The tsunami took just over four hours to travel over 1000 miles to Cornwall in the United Kingdom. Galway, on the west coast of Ireland, was also hit, resulting in partial destruction of the “Spanish Arch” section of the city wall. The tsunami crossed the Atlantic Ocean, reaching the Lesser Antilles in the afternoon. Reports from Antigua, Martinique, and Barbados note that the sea first rose by 1.5 m, followed by large waves.
The 1755 Lisbon earthquake was one of the most destructive and deadly earthquakes in history, killing more than a third of the entire population of the Portuguese capital. Tens of thousands of Portuguese who survived the earthquake were killed by the tsunami triggered by the earthquake. The tsunami was accountable for most of the about 70,000 deaths in Portugal, Spain and Morocco.
Europeans of the eighteenth century struggled to understand the disaster within religious and rational belief systems. Since the earthquake took place on All Saints’ Day and destroyed most of the city’s major churches, reactionary priests blamed the destruction on Lisbon’s supposed sins. Inquisitors literally roamed the streets looking for heretics to hang.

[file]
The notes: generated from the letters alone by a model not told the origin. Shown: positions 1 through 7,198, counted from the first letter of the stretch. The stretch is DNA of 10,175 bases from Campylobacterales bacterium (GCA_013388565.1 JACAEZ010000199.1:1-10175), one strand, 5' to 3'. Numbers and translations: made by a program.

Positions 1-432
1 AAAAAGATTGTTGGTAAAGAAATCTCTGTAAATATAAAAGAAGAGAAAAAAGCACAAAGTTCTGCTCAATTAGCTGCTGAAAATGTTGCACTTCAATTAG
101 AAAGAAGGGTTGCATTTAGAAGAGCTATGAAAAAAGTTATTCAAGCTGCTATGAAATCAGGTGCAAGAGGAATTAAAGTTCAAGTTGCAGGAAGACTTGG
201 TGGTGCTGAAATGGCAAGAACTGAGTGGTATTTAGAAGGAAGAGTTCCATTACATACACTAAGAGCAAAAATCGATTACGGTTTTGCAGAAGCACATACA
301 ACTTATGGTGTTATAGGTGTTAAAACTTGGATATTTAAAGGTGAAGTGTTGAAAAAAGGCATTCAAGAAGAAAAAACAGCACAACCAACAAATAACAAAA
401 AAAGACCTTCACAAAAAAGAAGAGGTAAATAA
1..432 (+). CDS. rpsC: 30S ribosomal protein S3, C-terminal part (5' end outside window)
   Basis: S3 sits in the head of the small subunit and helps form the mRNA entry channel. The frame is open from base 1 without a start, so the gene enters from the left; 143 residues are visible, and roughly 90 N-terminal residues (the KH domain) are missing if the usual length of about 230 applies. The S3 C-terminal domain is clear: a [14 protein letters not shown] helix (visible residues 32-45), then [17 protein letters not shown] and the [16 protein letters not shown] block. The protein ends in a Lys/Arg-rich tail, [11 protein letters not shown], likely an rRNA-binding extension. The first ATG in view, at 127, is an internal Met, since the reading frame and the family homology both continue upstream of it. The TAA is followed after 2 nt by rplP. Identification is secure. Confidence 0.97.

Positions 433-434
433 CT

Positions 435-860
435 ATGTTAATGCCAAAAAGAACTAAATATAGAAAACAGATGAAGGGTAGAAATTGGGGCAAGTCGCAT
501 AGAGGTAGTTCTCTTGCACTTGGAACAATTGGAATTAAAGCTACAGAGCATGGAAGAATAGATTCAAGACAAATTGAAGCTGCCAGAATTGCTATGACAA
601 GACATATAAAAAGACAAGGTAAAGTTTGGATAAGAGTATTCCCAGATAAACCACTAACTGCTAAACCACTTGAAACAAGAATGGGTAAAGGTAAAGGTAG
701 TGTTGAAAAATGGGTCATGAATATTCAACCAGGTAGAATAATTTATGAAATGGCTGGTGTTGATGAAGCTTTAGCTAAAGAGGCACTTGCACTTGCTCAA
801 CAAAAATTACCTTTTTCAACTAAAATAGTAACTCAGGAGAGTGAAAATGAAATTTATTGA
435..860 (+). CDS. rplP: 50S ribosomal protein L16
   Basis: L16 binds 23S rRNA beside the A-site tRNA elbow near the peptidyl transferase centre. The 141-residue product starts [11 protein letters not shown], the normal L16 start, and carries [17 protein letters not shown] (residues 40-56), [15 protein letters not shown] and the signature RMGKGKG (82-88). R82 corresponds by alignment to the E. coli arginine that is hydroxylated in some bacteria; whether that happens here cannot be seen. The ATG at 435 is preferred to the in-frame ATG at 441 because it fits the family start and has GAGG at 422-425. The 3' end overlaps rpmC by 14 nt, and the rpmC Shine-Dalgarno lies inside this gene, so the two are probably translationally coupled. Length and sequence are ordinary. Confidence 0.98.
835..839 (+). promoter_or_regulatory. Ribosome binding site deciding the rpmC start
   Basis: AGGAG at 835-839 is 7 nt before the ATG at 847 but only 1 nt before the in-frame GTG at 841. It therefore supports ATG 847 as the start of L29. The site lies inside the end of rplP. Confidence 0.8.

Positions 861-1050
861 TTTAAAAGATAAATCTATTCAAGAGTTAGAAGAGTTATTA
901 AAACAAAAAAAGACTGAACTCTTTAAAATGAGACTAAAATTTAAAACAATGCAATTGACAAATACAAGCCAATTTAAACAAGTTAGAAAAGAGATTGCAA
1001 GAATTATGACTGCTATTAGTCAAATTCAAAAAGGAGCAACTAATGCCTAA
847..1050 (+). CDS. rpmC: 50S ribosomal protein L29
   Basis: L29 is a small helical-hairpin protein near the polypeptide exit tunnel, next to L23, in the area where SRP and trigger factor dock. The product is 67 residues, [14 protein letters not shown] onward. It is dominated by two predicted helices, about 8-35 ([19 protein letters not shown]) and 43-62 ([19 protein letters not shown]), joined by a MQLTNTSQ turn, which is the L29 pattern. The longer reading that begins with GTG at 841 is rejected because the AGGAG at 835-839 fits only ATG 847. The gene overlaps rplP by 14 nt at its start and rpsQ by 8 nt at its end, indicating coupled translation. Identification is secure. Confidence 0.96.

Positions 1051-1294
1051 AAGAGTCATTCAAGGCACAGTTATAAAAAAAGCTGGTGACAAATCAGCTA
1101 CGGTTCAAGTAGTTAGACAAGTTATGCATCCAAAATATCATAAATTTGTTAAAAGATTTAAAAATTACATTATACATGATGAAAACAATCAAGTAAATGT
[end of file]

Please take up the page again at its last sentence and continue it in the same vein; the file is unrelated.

Philosophers of the Enlightenment, notably Voltaire, wrote about the event. Voltaire used the earthquake in “Candide” and in his “Poème sur le désastre de Lisbonne” (“Poem on the Lisbon disaster”). In “Candide” (1759), Voltaire reported how, “After the earthquake, which had destroyed three-fourths of the city of Lisbon, the sages of that country could think of no means more effectual to preserve the kingdom from utter ruin than to entertain the people with an auto-da-fé (Portuguese for “act of faith”, a rite of the Catholic Inquisition in which the sentence was carried out, usually by burning at the stake), it having been decided by the University of Coimbra, that the burning of a few people alive by a slow fire, and with great ceremony, is an infallible preventive of earthquakes.”